Ravens 2010 fifth-round draft pick and Super Bowl starter Art Jones was released by the Indianapolis Colts Friday. He played in just 17 games over the last three years under a reported five-year, $30 million contract with $16 million guaranteed.

The Ravens have built a reputation for knowing when to let their drafted players walk for bigger deals, and three years after letting Jones go, that reputation is only strengthened.

"The Baltimore Ravens typically make the correct decision when it comes to their own free agents," wrote Hensley. "There was some criticism of Baltimore in 2014, when the team didn't re-sign Jones.

"The Ravens didn't miss Jones and essentially replaced him with Brandon Williams, who recently became the NFL's highest-paid nose tackle. After Jones left, the Ravens moved Haloti Ngata from nose tackle to defensive tackle and promoted Williams to the starting lineup."

Hensley said Jones "was never the same player" he was in Baltimore despite reuniting with former Ravens Defensive Coordinator Chuck Pagano. Jones had a hard time staying on the field with the Colts due to injuries.

Hensley reviewed nine other players the Ravens let walk via free agency from that Super Bowl team, including linebacker Dannell Ellerbe (Miami Dolphins), cornerback Corey Graham (Buffalo Bills), linebacker Paul Kruger (Cleveland Browns), tackle Michael Oher (Tennessee Titans), guard Kelechi Osemele (Oakland Raiders), safety Ed Reed (Houston Texans), wide receiver Torrey Smith (San Francisco 49ers) and cornerback Cary Williams (Philadelphia Eagles).

(Note that receiver Anquan Boldin and Ngata aren't included because they were traded and weren't free agents.)

Osemele is the only player among the group that has enjoyed "major success" after moving on, becoming an All-Pro guard for the Raiders. Outside of that, only McPhee remains with his new team, but a knee injury could force him to become a part-time player, says Hensley. Oher played well with his second team (Carolina Panthers) since leaving Baltimore, but has been in concussion protocol for six months.

"The Ravens watched two more homegrown players, offensive tackle Rick Wagner and fullback Kyle Juszczyk, leave this offseason," Hensley wrote. "Wagner signed a five-year, $47.5 million contract with Detroit, and Juszczyk reached a four-year, $21 million deal with San Francisco. It remains to be seen whether they can break free of what has been an awful track record for Ravens free agents who go elsewhere."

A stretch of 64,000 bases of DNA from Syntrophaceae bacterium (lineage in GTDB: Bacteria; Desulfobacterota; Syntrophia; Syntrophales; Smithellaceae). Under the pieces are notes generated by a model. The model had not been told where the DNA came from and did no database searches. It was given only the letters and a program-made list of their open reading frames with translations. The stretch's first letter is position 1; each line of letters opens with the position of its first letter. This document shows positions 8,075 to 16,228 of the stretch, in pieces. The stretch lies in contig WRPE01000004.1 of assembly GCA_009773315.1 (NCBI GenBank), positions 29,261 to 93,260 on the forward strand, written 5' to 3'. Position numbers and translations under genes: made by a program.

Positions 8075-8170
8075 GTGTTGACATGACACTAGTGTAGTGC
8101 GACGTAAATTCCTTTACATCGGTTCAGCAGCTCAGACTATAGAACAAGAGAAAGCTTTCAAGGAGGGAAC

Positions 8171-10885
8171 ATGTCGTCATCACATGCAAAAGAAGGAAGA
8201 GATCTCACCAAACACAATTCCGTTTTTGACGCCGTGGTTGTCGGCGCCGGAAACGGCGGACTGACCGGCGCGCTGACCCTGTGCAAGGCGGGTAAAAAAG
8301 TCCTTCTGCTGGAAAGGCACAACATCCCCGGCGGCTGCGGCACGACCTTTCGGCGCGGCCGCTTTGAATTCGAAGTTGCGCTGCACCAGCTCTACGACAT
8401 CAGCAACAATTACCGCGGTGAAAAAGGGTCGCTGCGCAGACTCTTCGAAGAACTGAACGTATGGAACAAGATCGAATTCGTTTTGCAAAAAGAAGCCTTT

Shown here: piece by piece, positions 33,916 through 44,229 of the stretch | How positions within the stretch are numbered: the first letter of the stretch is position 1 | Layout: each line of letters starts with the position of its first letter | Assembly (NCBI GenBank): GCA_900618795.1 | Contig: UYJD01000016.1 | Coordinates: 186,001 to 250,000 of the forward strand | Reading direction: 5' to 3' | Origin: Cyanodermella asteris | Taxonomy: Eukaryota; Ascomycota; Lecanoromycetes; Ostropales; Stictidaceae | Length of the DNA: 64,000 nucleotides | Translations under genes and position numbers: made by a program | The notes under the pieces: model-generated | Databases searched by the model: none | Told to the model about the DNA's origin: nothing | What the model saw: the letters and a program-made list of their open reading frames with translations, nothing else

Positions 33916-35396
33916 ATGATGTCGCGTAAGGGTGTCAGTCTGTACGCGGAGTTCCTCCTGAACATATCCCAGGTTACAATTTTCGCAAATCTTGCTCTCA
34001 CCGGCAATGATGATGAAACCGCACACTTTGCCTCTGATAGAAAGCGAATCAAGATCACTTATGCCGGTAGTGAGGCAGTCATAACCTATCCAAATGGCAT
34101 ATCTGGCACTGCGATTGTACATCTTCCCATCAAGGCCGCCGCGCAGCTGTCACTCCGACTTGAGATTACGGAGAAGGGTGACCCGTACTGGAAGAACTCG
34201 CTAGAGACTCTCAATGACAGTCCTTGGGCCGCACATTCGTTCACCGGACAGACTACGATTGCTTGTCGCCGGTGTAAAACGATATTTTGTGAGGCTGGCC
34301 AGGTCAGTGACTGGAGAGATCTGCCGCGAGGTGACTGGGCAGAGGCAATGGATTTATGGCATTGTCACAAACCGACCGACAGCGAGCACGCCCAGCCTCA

Released Ravens Remain On Open Market

After Baltimore released four players and withdrew two other contract tenders this last month, only one has found a new home, The Baltimore Sun's Jeff Zrebiec pointed out.

Safety Marqueston Huff signed with the Kansas City Chiefs after his original-round restricted free agent tender was rescinded by the Ravens.

That leaves outside linebacker Elvis Dumervil and defensive backs Lardarius Webb, Shareece Wright, Kendrick Lewis and Jumal Rolle on the open market. There are also three unrestricted free-agent defensive backs the Ravens haven't re-signed, including Jerraud Powers, Matt Elam and Chris Lewis-Harris.

"The draft is a month away, and veterans want to have jobs before rookies are added to depth charts, so there is a developing sense of urgency among free agents and their representatives this week," wrote Zrebiec from the NFL owners meetings in Arizona.

Taco Charlton An Option At No. 16?

Michigan pass rusher Taco Charlton got some buzz after his Pro Day Friday, and Bleacher Report's Matt Miller has him mocked to the Ravens with their first-round pick.

Could Charlton go from one Harbaugh-coached team to another?

The Ravens could use another pass rusher after letting go of Elvis Dumervil, and Charlton recorded 9.5 sacks last season and has good size at 6-foot-6, 277 pounds.

"Charlton's draft stock is as up and down as it gets," wrote BaltimoreBeatdown.com's Logan Levy. "He has been mocked as high as 11 or even as low as 32. My biggest concern with Charlton is his body of work. He was only a one-year starter at Michigan.